Not only Nathaniel Vinton report on problems facing ushers and security guards seeking a new contract after being unable to secure more hours and thus benefits, as I reported last December, he reveals a change coming:
So too is the union representing the conversion crew, which transforms the facility between Nets basketball games, Islanders hockey games, and other concerts and events. Disgruntled workers from that group voted 54-23 in December to ditch their union for a new one, which is also seeking new terms with [arena operator Mikhail] Prokhorov.The conversion crew, it goes unmentioned, in 2013 tried and failed (but came close) to decertifying their union, aiming for more compensation.
Today's article offers some statistics:
About 300 of the arena’s approximately 2,500 employees work full time. Ushers and security guards, who typically make $12 to $15 an hour, very rarely get benefits like health insurance. They are currently renegotiating their union contract with the arena’s management.projected in 2012, with 1,901 part-time and 105 full-time. And 300 full-time employees is a notable increase. (In what department are those jobs?)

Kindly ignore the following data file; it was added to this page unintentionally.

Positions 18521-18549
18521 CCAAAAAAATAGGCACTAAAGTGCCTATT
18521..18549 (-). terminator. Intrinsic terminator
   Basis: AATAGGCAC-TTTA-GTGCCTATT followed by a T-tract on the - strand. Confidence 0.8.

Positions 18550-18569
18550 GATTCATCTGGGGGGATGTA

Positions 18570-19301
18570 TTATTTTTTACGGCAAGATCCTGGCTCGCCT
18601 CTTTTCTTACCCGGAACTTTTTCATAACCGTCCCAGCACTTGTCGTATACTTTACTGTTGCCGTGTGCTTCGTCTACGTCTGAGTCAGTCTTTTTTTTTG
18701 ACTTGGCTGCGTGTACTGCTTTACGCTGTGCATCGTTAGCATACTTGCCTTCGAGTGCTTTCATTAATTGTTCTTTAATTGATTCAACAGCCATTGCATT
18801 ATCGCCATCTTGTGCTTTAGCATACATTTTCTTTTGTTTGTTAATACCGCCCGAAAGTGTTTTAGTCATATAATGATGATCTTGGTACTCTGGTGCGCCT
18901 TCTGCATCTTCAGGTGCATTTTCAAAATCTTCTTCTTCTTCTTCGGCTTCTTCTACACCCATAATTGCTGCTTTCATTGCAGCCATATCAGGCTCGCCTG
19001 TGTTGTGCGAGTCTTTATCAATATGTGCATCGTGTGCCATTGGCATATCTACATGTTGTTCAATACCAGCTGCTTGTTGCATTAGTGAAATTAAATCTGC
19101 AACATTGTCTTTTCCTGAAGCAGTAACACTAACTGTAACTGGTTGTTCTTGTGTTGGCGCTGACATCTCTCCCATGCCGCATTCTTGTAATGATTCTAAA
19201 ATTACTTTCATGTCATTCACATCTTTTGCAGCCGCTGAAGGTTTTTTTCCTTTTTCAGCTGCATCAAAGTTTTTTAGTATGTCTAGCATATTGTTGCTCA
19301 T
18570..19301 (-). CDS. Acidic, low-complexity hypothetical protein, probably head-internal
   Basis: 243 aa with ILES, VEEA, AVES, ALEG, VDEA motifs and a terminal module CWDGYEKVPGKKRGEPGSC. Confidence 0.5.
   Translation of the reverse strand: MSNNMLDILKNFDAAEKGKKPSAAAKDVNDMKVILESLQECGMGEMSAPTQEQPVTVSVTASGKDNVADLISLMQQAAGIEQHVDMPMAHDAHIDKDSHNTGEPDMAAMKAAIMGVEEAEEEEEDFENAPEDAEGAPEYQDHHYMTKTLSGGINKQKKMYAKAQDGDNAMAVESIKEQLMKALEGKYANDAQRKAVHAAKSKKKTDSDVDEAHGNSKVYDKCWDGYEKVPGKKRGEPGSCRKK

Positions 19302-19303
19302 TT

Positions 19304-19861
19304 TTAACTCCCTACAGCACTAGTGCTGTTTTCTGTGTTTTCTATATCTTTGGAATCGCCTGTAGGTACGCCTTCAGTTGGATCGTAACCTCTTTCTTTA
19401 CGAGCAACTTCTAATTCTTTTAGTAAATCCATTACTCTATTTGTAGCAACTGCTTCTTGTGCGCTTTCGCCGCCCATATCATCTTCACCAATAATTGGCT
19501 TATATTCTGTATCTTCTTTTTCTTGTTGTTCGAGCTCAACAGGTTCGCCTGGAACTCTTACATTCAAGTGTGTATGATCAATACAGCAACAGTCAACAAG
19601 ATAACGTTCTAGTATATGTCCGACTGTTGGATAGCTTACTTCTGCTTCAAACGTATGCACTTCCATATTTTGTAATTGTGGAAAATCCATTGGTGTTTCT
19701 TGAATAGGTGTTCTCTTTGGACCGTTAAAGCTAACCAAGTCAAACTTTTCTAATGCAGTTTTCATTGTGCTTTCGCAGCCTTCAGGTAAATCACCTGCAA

But the real question is FTE (full-time equivalent). How different is the current FTE compared to the 1,240 FTE originally projected? We don't know.
But hiring more workers without adding FTE positions not only makes it look like the arena is a good corporate citizen (all those ads for jobs!), it also increases the pool and potentially lowers hours for current workers (as I was told)/
Some disgruntled employees
Employees interviewed by the Daily News, who didn't use their names since they're forbidden to talk with the press, expressed disgruntlement, saying the overall pay is low because the hours are so scarce.
A spokesman for the developer said--of course--that the arena employment system was not aimed to stymie workers, attributing it all to 1) the contract and 2) employee availability.
However, as the Daily News reports, "according to 32BJ SEIU, there were 34 part-time security officers who qualified for health benefits, but in 2014 and 2015, none of them qualified," because, even though they worked nearly all the events offered them, they didn't work more than 150 events and thus qualified for benefits.
The Daily News reports what I was told last December, that workers believe their work schedule is organized to keep them below the 150-event threshold. Worse, low attendance at events, especially Nets games, has cut into hours.